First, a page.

Les Johnson

Les Johnson

Les Johnson

 

Deputy Manager for NASA's Advanced Concepts Office Marshall Space Flight Center in Huntsville, Alabama

Tuesday  April 24, 2012  12pm
Chester F. Carlson Center for Imaging Science Auditorium


Solar Sailing: Using Solar Photon Pressure for Exploring the Solar System and Beyond

 

Solar sail propulsion uses sunlight to propel vehicles through space by reflecting solar photons from a large, mirror-like sail made of a lightweight, highly reflective material. The continuous photonic pressure provides propellantless thrust to perform a wide range of advanced maneuvers, such as to hover indefinitely at points in space, or conduct orbital plane changes more efficiently than conventional chemical propulsion. Eventually, a solar sail propulsion system could propel a space vehicle to tremendous speeds—theoretically much faster than any present-day propulsion system. Since the Sun supplies the necessary propulsive energy solar sails require no onboard propellant, thereby significantly increasing useful payload mass.

Practical concepts for solar sailing have existed for approximately 100 years, beginning with Tsiolkovsky and Tsander in the 1920s. A team at JPL completed the first serious mission study in the late 1970s for a rendezvous with Halley’s Comet.  In the early-to-mid 2000’s,  NASA’s In-Space Propulsion Technology Project  made substantial progress in the development of solar sail propulsion systems. Two different 20-m solar sail systems were produced and successfully completed functional vacuum testing in the Glenn Research Center’s (GRC’s) Space Power Facility at Plum Brook Station, Ohio.  Solar sail propulsion was recently selected for space demonstation by NASA’s Technology Demonstration Program with flight planned for 2014.

Outside of NASA, solar sailing has been tested in space.  In the summer of 2010, the Japanese Aerospace Exploration Agency, JAXA, launched a solar sail spacecraft named IKAROS in tandem with another mission to Venus. The sailcraft IKAROS (14 m by 14 m) is the first in-flight demonstration of solar sailing.  While the effects of solar radiation pressure (SRP) are smaller on this sailcraft as compared to other concepts for solar sails, numerous program objectives have been achieved, including verifying solar radiation pressure (SRP) effects on the sail and performing in-flight guidance and navigation techniques using the solar sail. 

This talk will discuss the fundamental physics of solar sail propulsion, review technology progress to-date, and provide an overview of the future application of solar sails for deep space exploration.

 

BIO

Les Johnson is the Deputy Manager for NASA’s Advanced Concepts Office at the Marshall Space Flight Center in Huntsville, Alabama.  He is a co-investigator for the JAXA T-Rex Space Tether Experiment and was PI of NASA’s ProSEDS Experiment.  During his career at NASA, he served as the Manager for the Space Science Programs and Projects Office, the In-Space Propulsion Technology Program (including solar sail propulsion), and the Interstellar Propulsion Research Project.  He twice received NASA’s Exceptional Achievement Medal and has 3 patents.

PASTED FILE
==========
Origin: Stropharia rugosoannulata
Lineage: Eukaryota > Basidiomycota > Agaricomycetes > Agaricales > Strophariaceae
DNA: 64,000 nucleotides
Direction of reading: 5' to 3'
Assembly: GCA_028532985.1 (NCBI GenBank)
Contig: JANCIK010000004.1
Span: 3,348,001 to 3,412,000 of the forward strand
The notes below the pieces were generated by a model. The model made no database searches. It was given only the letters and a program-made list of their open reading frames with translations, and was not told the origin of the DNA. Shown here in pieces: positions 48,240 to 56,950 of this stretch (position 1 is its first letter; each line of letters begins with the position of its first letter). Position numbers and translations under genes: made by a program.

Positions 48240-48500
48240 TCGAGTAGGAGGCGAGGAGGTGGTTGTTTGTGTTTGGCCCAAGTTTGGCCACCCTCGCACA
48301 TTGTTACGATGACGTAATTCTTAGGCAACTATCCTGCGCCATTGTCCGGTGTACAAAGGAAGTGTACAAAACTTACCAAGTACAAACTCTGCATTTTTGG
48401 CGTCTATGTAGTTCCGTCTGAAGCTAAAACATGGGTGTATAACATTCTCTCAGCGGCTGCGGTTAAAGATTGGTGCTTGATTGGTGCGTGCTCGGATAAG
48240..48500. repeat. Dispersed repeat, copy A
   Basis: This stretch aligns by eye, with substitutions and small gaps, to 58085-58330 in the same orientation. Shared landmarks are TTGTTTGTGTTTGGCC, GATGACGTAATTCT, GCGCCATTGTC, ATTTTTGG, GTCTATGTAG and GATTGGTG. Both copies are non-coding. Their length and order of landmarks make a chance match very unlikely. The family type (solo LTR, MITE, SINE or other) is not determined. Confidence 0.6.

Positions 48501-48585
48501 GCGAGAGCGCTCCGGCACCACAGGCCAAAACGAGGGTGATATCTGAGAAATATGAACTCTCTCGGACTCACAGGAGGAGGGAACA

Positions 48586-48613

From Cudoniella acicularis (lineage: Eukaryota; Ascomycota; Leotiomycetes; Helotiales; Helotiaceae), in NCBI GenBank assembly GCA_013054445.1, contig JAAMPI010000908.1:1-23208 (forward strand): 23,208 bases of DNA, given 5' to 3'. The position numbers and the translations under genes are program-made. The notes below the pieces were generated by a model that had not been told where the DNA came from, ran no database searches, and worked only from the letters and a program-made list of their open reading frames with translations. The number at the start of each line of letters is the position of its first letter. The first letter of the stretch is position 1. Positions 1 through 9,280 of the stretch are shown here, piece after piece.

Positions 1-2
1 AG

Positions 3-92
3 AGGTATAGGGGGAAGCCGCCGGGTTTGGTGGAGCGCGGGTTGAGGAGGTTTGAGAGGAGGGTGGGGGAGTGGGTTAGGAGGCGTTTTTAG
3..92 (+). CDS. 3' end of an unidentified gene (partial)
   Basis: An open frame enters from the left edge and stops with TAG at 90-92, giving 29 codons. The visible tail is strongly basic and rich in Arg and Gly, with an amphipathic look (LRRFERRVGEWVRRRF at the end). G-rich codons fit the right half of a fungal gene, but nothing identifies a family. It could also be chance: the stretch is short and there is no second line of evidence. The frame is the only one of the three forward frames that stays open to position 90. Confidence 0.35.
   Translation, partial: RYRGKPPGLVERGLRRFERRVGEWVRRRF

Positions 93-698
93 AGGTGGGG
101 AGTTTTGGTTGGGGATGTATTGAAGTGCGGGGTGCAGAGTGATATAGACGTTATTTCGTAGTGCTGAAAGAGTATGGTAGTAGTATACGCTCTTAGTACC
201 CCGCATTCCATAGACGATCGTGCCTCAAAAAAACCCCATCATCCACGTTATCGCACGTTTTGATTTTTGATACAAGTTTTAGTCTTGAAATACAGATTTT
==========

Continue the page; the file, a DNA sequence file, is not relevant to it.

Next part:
He earned his Master’s Degree in physics from Vanderbilt University (Nashville, TN) and his BA at Transylvania University (Lexington, KY).  He participated in the ISU 1993 Summer Session Program in Toulouse, France.  Les has numerous peer reviewed publications and was published in Analog.  He is a frequent contributor to the Journal of the British Interplanetary Society and a member of the American Institute of Aeronautics and Astronautics, the National Space Society, the World Future Society, and MENSA.

He is an author of three popular science books, “Living Off the Land in Space,” “Solar Sailing: A Novel Approach to Interplanetary Travel,” and “Paradise Regained: The Regreening of Earth.”  His first science fiction novel, “Back to the Moon,” was published in December 2010.

book signing at 1:00pm

Back to the Moon by Travis S. Taylor and Les Johnson (Dec 27, 2011)

Going Interstellar by Les Johnson and Jack McDevitt (May 29, 2012)

Living Off the Land in Space: Green Roads to the Cosmos by Gregory L. Matloff,Les Johnson and C. Bangs (Jun 6, 2007)

Paradise Regained: The Regreening of Earth by Les Johnson, Gregory L. Matloff and C Bangs (Dec 11, 2009)

Solar Sails: A Novel Approach to Interplanetary Travel by Giovanni Vulpetti, Les Johnson and Gregory L. Matloff (Dec 1, 2010)